What is the need for processing food?
Since before recorded history, mankind has been processing food to preserve it for later consumption (e.g., drying meat), make it more convenient to use or handle (e.g., grinding wheat into flour), and/or make seasonal produce available year-round (e.g., drying fruits or canning vegetables). Every day, most people employ simple (such as cooking eggs and toasting bread) or complex (e.g., preparing a multi-step, yeast-leavened sweet bread) processes to prepare food. Food processing makes it easier to provide shelf-stable, convenient to use, and tasty/palatable food products. For example, the invention 150 years ago of quick-cooking (via moist heat) and rolling of whole grains like oats enabled consumers to prepare a cooked oatmeal breakfast in 10% of the time it otherwise required (from 50 to 5 minutes), without changing the nutritional characteristics or adding other food ingredients. Even today, healthy whole grains are prepared using the same techniques with more automated and large-scale equipment. Food processing also enables the delivery of a consistent food ingredient for repeated use. For example, imagine the challenge that consumers or food service establishments would face if the time required to cook oatmeal varied between 3 and 15 minutes vs. 5 minutes, which they expect. Food processing leads to a much more consistent end use as well as a continuous supply of ingredients and food products.
Are there different types of food processes?
There are a wide variety of food processes across a range involving one or a combination of steps (unit operations) that can be done from the scale of a home kitchen to large production factories employing thousands of people. Simple steps like washing, chopping, cooking, or mixing of spices together to make unique flavor blends involve only one or two steps (unit operations), while more modern technologies like ultra-high heat treated (UHT), aseptically filled milk, or modified atmosphere packaging involve numerous steps with tremendous complexities and require scientific understanding to function successfully. Often, numerous food processing steps are used in concert with a variety of ingredients to create food products that are safe to consume even 12-18 months later, while still retaining the taste, texture, nutritional value, and appearance, thus becoming a processed food. Processed foods are often easier to store and transport, including exporting to other countries.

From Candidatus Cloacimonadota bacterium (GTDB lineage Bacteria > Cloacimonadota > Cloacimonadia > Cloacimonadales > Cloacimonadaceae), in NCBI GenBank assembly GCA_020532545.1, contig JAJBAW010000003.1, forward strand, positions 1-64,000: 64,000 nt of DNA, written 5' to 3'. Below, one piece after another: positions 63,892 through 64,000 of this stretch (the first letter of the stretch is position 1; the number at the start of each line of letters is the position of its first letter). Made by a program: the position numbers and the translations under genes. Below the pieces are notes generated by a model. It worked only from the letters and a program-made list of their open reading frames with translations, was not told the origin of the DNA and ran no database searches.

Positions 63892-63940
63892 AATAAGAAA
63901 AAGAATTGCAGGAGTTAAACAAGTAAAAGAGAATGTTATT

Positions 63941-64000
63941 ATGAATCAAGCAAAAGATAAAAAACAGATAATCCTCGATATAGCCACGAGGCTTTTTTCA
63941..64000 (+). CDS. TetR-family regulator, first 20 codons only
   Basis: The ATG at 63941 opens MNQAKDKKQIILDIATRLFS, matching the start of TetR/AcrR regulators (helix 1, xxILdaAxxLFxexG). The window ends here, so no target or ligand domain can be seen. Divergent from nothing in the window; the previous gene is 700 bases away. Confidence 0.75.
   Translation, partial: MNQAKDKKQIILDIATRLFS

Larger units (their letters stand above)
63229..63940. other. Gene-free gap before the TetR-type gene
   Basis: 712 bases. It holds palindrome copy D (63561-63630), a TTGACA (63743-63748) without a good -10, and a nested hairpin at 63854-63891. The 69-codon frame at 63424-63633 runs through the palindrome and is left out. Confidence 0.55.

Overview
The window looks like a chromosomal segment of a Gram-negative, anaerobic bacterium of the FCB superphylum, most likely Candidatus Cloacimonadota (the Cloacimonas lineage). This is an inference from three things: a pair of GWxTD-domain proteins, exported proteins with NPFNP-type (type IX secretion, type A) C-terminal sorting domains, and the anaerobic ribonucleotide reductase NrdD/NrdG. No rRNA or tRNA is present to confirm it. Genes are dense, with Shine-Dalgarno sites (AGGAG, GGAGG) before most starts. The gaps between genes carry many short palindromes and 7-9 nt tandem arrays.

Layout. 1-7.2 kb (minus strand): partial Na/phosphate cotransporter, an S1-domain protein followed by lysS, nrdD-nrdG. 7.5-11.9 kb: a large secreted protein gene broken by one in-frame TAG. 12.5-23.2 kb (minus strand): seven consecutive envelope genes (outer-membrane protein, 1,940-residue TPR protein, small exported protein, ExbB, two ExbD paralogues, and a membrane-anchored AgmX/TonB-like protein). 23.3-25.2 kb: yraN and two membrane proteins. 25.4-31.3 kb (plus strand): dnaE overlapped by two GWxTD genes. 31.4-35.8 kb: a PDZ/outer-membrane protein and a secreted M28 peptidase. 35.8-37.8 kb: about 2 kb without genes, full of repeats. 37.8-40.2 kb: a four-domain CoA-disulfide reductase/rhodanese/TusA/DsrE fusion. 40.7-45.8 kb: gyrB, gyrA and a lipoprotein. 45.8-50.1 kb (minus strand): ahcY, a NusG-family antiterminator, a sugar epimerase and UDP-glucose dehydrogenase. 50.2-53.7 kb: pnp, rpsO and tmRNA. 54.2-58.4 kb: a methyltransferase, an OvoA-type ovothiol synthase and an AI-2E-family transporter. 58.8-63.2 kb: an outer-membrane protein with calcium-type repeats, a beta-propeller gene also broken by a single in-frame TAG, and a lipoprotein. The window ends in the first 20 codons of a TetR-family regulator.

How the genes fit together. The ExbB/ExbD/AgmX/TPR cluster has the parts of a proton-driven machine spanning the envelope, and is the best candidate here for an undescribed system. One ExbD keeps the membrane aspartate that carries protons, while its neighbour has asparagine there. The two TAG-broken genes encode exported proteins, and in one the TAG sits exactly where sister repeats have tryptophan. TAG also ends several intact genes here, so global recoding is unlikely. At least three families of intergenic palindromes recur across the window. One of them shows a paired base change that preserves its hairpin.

Are there misconceptions about food processing?
Food has a significant impact on a person’s health. It is a common bond that connects people. Most of us have a fundamental understanding of food processing primarily through our experiences at home (e.g., washing, cooking, grilling, and freezing), but are unaware or know very little about the complexities associated with industrial food processing to make food products that are purchased frequently at grocery stores. Hence for many, it is a mystery. Ingredients such as flour, roasted coffee, and cooking oil, and food products like jams, canned vegetables, and ready-to-eat shelf-stable dinners all undergo food processing, but only some are generally considered processed foods and these differences are unknown/unclear to some consumers. Many consumers who roast coffee beans at home would not consider roasted coffee beans as processed food, even though they undergo several processing steps.
Several organizations have created definitions for food processing and/or processed foods. For example, the International Food Information Council (IFIC) has created a set of scaled definitions for processed foods — from Minimally processed to Highly Processed, that provides some help in defining the degree to which a food has been processed.
While useful in some respect, these tools provide limited guidance about the nutrition value of the food. The challenge with such tools is that they fail to fully incorporate the breadth and complexity of food — their inherent nutritional variations and the variety of processes used to make the food product. So far, creating a universal definition that incorporates all of these factors is difficult as demonstrated by the ongoing revisions of the definition established by the United Nations Food and Agriculture Organization.
Are there any benefits of processing foods?
There are many benefits associated with processing foods which are discussed below.